This transaction could save Chris and Erin thousands of dollars through “tax arbitrage” by enabling them to pay taxes at a lower rate now in order to avoid paying taxes at a higher rate later. It also provides them with a great vehicle to pass their assets on to the next generation. Given such a great strategy, nothing could possibly go wrong, right?

Should You Convert to a Roth?

If you fall under the IRS income limits (see table below), contributing directly to a Roth IRA has many potential benefits.

Phase-outs for Roth IRA eligibility: Modified adjusted gross income

So if you earn too much to qualify for a Roth IRA, what can you do?  Well, if it makes sense, you can contribute indirectly by using a “Backdoor Roth IRA” as we discussed in a previous post. Or you can take pre-tax assets and convert them to a Roth. The strategy gives you the ability to pay tax now on the converted funds for the benefit of never paying tax again on the funds and the related earnings.  This strategy has advantages and disadvantages, which we’ll analyze below:

ia-chart-12-15

Benefits of Converting to a Roth IRA

  • Tax-deferred growth.  Like other retirement accounts, growth within a Roth IRA account is protected from taxes.
  • Tax free withdrawals. As long as you meet the qualifications to withdraw money, all of your contributions and earnings come out tax-free!
  • No required distributions.  Other retirement accounts–including Roth 401(k)s–require you to begin withdrawing money when you turn 70 ½, whether you need the money or not.  There is no such requirement for a Roth IRA, which means your funds can grow tax free for the remainder of your life–and beyond!
  • Great estate planning tools. Much like life insurance, funds in a Roth IRA can be passed to an heir, can avoid probate, and can be used tax-free by the beneficiary. Roth IRA funds can also be “stretched” potentially over the beneficiary’s life which allows for further (tax-free) compounding growth! Needless to say, Roth IRAs can be very powerful tools for passing on wealth to the next generation.

Disadvantages of Converting to a Roth IRA

  • Immediate tax burden.  When you convert to a Roth IRA you face an immediate tax hit.  For example, if you are converting a $10,000 traditional IRA to a Roth IRA and you are in the 33 percent marginal tax bracket, you will owe a tax of $3,300 in the year of the conversion.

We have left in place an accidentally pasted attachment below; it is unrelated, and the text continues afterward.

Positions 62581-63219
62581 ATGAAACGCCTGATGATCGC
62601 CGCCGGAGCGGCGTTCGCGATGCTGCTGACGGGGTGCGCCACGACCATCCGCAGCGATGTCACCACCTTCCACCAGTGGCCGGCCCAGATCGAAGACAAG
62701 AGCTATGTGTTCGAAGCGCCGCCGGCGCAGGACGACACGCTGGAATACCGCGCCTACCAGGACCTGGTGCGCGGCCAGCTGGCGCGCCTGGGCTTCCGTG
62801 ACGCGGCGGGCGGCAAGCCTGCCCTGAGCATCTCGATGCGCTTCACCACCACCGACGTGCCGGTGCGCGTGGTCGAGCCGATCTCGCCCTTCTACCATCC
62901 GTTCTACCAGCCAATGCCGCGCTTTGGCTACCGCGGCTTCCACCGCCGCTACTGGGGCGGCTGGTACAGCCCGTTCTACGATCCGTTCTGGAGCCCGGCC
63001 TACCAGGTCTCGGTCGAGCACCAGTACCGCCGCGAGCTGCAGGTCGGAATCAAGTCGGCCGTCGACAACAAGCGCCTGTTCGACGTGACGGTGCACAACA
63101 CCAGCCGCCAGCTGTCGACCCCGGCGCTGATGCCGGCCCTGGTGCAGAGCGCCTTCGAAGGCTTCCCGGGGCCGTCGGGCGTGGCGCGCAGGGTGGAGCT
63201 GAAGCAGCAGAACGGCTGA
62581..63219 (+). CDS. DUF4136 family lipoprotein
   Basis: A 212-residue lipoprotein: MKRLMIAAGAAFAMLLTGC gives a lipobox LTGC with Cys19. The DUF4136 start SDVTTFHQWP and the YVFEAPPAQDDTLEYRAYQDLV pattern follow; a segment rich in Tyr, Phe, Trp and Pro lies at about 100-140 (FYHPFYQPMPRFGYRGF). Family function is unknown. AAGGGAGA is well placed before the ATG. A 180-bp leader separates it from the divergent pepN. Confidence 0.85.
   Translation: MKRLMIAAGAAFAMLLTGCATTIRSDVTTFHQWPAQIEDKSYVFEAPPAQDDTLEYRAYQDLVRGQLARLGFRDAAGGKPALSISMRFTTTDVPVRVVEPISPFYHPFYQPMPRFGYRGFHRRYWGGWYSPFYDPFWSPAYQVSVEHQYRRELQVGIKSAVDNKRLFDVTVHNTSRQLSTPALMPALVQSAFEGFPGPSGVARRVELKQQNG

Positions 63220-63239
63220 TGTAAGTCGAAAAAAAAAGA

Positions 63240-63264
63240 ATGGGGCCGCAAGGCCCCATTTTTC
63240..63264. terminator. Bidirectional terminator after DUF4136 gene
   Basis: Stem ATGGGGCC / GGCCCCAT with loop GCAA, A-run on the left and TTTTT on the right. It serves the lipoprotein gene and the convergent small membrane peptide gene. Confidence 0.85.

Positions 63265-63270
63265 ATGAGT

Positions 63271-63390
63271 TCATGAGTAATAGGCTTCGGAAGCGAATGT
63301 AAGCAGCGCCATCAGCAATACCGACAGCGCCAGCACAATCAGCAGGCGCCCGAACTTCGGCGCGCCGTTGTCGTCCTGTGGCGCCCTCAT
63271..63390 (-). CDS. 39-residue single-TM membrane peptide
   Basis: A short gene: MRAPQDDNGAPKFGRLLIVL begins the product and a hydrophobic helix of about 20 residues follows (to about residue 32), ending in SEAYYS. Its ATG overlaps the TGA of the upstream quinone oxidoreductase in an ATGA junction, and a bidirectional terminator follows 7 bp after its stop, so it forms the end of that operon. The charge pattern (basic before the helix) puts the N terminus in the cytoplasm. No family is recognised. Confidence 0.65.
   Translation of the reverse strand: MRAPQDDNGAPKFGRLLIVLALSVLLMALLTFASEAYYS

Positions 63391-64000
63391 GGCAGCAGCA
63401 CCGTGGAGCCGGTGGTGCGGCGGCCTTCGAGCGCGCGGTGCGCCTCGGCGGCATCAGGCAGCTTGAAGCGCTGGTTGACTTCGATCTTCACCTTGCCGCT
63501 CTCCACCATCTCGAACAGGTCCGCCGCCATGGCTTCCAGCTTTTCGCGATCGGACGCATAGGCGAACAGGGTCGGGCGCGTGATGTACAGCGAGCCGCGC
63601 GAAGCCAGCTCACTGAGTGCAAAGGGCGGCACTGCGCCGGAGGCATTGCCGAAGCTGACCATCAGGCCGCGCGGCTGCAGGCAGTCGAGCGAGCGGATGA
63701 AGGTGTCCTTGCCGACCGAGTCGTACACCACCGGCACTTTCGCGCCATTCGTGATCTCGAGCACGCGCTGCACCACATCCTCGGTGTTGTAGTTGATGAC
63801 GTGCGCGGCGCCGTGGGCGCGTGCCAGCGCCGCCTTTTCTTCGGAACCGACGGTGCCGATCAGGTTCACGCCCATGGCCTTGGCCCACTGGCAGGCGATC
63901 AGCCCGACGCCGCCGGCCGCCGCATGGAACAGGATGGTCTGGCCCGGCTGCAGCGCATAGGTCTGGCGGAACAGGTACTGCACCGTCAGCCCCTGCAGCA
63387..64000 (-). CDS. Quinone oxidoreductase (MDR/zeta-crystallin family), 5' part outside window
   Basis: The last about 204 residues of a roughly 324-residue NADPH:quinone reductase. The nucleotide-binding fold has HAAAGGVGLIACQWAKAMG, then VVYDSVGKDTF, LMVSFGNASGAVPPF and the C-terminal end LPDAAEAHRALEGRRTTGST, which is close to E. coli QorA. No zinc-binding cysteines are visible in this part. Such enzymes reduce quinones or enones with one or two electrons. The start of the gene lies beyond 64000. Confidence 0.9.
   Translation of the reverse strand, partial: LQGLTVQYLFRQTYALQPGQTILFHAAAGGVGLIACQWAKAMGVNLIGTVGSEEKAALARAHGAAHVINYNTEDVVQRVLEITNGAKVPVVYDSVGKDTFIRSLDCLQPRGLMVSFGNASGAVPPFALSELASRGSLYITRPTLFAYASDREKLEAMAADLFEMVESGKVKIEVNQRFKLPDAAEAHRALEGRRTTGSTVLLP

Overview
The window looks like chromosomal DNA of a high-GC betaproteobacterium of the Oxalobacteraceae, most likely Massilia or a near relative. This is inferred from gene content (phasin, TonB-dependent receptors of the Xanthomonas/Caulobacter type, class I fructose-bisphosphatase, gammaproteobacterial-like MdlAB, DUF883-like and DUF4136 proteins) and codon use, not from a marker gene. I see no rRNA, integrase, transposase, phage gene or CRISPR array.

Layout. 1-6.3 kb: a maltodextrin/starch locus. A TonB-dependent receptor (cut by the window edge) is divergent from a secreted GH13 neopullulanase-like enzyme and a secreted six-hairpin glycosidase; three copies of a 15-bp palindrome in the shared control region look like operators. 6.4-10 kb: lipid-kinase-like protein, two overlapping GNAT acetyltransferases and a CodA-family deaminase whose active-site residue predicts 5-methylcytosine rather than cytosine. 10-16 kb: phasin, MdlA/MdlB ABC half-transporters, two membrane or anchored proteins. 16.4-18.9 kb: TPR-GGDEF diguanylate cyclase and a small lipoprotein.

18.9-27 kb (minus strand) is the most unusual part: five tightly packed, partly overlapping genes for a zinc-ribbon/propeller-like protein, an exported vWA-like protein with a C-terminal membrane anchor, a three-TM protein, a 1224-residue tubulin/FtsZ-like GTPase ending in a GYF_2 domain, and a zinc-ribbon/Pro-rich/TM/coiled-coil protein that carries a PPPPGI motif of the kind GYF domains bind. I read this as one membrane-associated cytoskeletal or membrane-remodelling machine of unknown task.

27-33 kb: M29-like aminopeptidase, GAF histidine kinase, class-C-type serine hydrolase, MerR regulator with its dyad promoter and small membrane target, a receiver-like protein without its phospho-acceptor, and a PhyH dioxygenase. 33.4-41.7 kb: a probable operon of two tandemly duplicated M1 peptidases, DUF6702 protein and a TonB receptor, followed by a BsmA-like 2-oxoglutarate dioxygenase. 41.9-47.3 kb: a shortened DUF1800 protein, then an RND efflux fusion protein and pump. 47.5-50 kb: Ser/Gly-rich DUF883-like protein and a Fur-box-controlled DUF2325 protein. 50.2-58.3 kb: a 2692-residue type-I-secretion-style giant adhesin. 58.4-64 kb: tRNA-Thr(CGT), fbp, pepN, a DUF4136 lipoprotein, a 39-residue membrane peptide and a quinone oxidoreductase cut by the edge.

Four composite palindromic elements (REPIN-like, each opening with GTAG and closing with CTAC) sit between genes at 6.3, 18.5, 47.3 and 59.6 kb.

• Tax rates change.  If you convert and the tax rates you pay upon conversion are much higher than when you withdraw the funds, the conversion could have been a bad choice.  No one knows what future tax rates will be, so converting can be a “leap of faith” to a degree.
  • Tax paid from IRA.  If you have to use money from your IRA to pay the taxes on the conversion, those funds will not be able to compound tax-free.  Consider using funds from outside assets to pay the tax to get the most bang for your buck.
  • Tax rate of the beneficiary.  If the beneficiary of the Roth will be in a much lower tax bracket than you, they may receive more money by inheriting the pre-tax assets. Always keep your beneficiaries in mind when performing a Roth IRA conversion.

Is This A “Do Over?”

Not exactly. Something can always go wrong in tax planning. The good news is that you get the opportunity for a free “do over” when a Roth conversion doesn’t go as planned. Let’s take a look at how this works:

Suppose Chris and Erin make their $100,000 conversion in January of 2016 and pay the taxes on that conversion when they filed on April 15th, 2017.  However by June 2017, the investments that they converted for the Roth had decreased significantly in value, and were now worth only $50,000.  They immediately had “converter’s regret” and sought ways to salvage the situation. Fortunately, after speaking with their wealth management team, they discovered that they can actually reverse the Roth conversion by doing a “re-characterization.”

Because their tax liability would have been less if they converted later, they re-characterized the conversion back to a traditional IRA, before the October 15th tax refiling/extension deadline.  They processed the transaction and filed an amended tax return to exclude the $100,000 conversion, recouping the tax paid. 

Once the transaction was complete, they performed the same original conversion again, knowing that if it didn’t go as planned, they could always have a “do over.” 

Conclusion

While this post represents a simplified example of how a Roth conversion may work, I encourage you to contact us to discuss this in more detail if you’d like to learn more.  We’ll continue to look for these opportunities for you if they make sense for your situation. CLICK HERE TO ASK PAT.

*For example purposes, assumes no change in future tax brackets.  Tax figures calculated using 2016 tax brackets.


About Patrick Runyen

As a Wealth Manager at Independence Advisors, Patrick Runyen, CPA/PFS, CFP® works closely with clients to implement wealth management solutions. He leverages his technical financial planning and consulting experience to assist clients with investment counseling, retirement planning, estate planning, wealth enhancement, asset protection, tax planning, and other personally significant financial decisions. CLICK HERE TO ASK PAT.